Joker: the Latest Controversial Blockbuster

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Joker: the Latest Controversial Blockbuster

Ronan Mansfield

Ronan Mansfield

Ronan Mansfield

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What makes a film provocative? Is it the quality of the actors? Is it the props, the soundtrack, or the special effects? Or, is it the thing that lingers within the viewer when the lights flash back on and the credits roll? There truly is no feeling quite like the one in your stomach after watching Todd Phillips’ Joker. It is a strange and curious sort of controversy within yourself, making one question the very soul of a monster such as the Joker himself.

In today’s ever-changing and evolving society, it seems impossible to produce a highly acclaimed film without the content upsetting nearly as many people as it brings joy to. Joker, which has already grossed over 800 million dollars since its release on Friday, Oct. 4, has been no exception to the rule, creating quite a conversation between viewers and film connoisseurs. It depicts the decline of Arthur Fleck, a mentally ill and extremely troubled party clown, from a human into some completely different sub-human persona known as “Joker.”

While the film has been praised cinematically, many worry about the film’s effect on its viewers due to its association with the 2012 shooting massacre in Aurora, Colorado. At a screening of The Dark Knight Rises, James Holmes stormed the theater, killing 12 and injuring 70. Holmes later told law enforcement officers he “was the Joker,” a frightening and disturbing sentiment.

Some family members and friends of Aurora shooting victims have expressed their dissent of the movie by stating, “…Joker presented the character as a protagonist with a sympathetic origin story…” The film has come under fire for portraying the villain as a twisted sort of vigilante, scapegoating his crimes on mental illness and societal abuse. One of the last scenes shows a mob of supporters cheering on the Joker, clown masks and face paint in all of their glory. If the Gotham City residents are willing to praise a man guilty of serial murder, who is to say that any murderer will not hope to receive the same positive feedback?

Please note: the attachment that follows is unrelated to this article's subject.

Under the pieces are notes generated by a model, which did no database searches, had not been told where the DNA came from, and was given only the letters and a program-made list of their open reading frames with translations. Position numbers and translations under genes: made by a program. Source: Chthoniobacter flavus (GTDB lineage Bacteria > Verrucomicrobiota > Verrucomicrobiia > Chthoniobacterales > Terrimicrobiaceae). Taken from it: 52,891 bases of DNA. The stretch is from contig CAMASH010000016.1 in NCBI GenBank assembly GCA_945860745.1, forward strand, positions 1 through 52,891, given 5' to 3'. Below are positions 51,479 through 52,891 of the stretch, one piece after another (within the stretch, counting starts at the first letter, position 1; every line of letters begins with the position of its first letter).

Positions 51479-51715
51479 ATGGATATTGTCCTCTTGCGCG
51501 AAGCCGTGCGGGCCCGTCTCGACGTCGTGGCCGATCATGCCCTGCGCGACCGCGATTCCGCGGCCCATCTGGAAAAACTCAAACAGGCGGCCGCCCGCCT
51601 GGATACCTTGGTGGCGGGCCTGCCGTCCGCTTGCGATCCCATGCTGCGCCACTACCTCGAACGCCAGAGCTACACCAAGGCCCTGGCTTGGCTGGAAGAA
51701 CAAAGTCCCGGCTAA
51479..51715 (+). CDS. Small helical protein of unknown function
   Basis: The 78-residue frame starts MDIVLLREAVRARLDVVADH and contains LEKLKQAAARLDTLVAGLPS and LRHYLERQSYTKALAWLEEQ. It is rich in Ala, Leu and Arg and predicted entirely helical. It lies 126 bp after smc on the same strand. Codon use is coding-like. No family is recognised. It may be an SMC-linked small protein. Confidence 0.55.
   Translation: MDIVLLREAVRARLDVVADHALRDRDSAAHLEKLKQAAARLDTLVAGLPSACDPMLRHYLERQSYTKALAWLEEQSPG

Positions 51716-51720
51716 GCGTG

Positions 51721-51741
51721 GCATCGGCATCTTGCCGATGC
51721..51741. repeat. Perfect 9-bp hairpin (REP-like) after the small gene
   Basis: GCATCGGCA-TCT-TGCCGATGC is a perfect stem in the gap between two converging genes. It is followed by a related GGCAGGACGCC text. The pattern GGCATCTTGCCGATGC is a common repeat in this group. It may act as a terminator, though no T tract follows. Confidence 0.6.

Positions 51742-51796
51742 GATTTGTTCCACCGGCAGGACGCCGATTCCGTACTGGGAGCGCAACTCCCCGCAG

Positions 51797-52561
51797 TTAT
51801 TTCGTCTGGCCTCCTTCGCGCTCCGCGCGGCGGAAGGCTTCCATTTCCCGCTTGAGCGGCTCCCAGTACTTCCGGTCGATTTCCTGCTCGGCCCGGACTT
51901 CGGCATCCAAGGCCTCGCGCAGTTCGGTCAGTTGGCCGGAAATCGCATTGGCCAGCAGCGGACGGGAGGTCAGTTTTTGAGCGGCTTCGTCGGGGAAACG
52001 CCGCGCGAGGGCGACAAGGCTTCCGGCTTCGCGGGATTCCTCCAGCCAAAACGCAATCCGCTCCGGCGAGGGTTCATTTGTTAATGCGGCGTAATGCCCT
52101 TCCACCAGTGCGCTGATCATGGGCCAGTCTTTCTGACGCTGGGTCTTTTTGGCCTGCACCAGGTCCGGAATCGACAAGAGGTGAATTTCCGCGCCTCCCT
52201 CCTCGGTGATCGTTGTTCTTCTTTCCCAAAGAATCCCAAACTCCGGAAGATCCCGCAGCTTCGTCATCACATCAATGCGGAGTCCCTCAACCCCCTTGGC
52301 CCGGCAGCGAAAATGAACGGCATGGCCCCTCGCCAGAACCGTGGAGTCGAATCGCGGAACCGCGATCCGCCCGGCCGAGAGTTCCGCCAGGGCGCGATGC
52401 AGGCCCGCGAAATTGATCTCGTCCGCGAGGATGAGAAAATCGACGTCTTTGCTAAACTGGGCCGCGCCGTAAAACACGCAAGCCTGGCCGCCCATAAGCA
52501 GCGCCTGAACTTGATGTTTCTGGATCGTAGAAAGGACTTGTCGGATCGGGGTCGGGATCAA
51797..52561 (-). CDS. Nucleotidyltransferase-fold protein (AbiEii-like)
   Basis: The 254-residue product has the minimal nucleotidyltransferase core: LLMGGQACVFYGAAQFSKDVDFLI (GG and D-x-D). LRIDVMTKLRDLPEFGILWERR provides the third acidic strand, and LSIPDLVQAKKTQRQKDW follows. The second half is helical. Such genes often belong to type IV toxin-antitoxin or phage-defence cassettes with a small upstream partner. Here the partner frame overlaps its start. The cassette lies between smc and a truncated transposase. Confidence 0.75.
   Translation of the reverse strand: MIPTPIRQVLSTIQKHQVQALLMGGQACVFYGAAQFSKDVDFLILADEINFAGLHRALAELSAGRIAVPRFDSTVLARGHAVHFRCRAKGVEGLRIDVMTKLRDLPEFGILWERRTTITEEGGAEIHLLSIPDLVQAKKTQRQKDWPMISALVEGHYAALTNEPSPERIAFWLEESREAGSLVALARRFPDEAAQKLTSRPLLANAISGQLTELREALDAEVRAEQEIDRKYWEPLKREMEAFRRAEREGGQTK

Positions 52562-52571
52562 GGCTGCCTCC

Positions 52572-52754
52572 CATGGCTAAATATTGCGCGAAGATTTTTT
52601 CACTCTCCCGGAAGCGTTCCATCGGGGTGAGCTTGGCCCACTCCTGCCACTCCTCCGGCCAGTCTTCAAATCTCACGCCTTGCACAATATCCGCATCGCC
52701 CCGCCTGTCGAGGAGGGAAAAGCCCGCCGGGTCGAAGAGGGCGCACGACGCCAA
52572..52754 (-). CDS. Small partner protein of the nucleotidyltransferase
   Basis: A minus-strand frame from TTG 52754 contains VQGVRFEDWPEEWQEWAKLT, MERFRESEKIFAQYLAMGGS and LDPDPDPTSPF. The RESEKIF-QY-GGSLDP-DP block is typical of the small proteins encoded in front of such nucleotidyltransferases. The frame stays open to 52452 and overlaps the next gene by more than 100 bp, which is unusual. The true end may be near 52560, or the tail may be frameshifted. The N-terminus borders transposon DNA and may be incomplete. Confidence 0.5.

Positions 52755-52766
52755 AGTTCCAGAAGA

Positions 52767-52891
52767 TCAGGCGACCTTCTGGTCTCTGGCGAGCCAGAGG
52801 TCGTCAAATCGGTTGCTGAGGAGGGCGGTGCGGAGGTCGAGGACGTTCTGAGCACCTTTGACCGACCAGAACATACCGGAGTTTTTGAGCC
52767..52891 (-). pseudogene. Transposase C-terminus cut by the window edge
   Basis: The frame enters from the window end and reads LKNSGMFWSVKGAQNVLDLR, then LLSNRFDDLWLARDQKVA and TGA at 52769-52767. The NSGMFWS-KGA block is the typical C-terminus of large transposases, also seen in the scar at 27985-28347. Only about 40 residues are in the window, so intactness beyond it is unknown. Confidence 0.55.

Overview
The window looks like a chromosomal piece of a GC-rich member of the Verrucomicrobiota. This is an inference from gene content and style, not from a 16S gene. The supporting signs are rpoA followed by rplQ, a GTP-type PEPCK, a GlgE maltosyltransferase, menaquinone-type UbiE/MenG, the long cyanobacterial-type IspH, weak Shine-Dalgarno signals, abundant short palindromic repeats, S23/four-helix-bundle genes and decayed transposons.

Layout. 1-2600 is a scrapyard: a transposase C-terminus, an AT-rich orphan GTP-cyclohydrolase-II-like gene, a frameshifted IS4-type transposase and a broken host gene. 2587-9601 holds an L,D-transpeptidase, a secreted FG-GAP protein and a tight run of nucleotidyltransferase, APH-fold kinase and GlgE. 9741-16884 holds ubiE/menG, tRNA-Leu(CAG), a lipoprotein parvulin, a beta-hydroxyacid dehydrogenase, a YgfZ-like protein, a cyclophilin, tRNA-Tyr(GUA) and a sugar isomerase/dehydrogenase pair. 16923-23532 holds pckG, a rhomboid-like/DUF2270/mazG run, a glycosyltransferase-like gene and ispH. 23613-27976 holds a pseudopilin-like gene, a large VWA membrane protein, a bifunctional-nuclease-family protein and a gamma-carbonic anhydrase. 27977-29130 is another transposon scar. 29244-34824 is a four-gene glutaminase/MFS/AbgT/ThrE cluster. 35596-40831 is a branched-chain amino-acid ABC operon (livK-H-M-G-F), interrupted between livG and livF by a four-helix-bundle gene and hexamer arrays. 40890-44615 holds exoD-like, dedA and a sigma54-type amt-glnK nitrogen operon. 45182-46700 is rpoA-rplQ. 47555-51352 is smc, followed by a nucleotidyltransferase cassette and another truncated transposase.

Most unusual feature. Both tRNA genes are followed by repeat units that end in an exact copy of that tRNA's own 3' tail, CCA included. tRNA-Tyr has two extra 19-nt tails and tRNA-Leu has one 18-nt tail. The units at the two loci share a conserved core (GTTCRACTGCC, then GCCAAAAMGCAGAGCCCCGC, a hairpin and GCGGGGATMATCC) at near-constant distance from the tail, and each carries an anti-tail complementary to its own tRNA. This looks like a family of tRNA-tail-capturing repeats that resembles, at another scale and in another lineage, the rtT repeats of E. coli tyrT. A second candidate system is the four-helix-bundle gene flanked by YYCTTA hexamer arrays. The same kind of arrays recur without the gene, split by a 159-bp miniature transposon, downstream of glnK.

According to CNBC (cnbc.com), Warner Bros has responded to the criticism, stating, “Make no mistake: Neither the fictional character Joker, nor the film, is an endorsement of real-world violence of any kind. It is not the intention of the film, the filmmakers, or the studio to hold this character up as a hero.”

This possibly dangerous message has been a point of concern and complaint amongst police departments and viewers, as well. According to Vulture (vulture.com),  Los Angeles and New York City movie theater entrances are currently being guarded by police officers “in high visibility” in order to prevent any possible violence similar to the Aurora shooting.

The film also provides an insightful glimpse into the impact of mental health facilities on their patients. When Fleck’s primary social worker and source of medication suddenly becomes unavailable, it triggers his downward spiral from somewhat normal life into mania and his eventual metamorphosis into the ferocious Joker. This represents the consequences of lacking mental health facilities that some believe is the cause of random violence such as mass shootings. In the film, Fleck displays extremely disturbed levels of mental illnesses such as depression and schizophrenia. Many feel that the film has misrepresented the larger population of those suffering from mental illness as violent and murderous people.

Adrian Raine has expressed a completely contrasting reaction to the film’s depiction of mental illness. Raine is a neuroscientist and pioneer in researching the minds of violent criminals, having been the first person to use brain imaging to study murderers. According to Vanity Fair (vanityfair.com), Raine commented, “[The film] was a surprisingly accurate prediction of the kind of background and circumstances which, when combined together, make a murderer… It is a great educational tool about the making of the murderer.”

Another point of criticism that gained mass attention was the film’s use of the song “Rock and Roll Part 2.” The song was sung by convicted pedophile, Gary Glitter, who was guilty of abusing three young girls and sentenced to 16 years in prison. The Joker’s triumphant dance moves, following a gruesome murder, failed to conceal the song’s origin and its profitable earnings for Glitter, thus upsetting many.

Joker was certainly not short of any political parallels when it came to the primary source of anger within the Joker’s following: the gap between the wealthy and lower class. The movie’s strong messages about economic division, while surrounded by fictional characters and events, do shine a light on the gritty truth of today. Mob mentality, group violence, and deep resentment towards the upper class are visible within Gotham’s fight against Thomas Wayne, the city’s new mayor-elect and father of the Joker’s future nemesis, Batman.

All in all, the Joker film has received reviews of appraisal and criticism, record-breaking numbers in the box office, and outrageous reactions from the sprightly fans of the DC comic book characters. Oscar buzz is already becoming sensational as awards season rolls around the corner, and it is only matter of time before the next controversial film comes out and makes everyone stop for a moment to question its morals.

 

 

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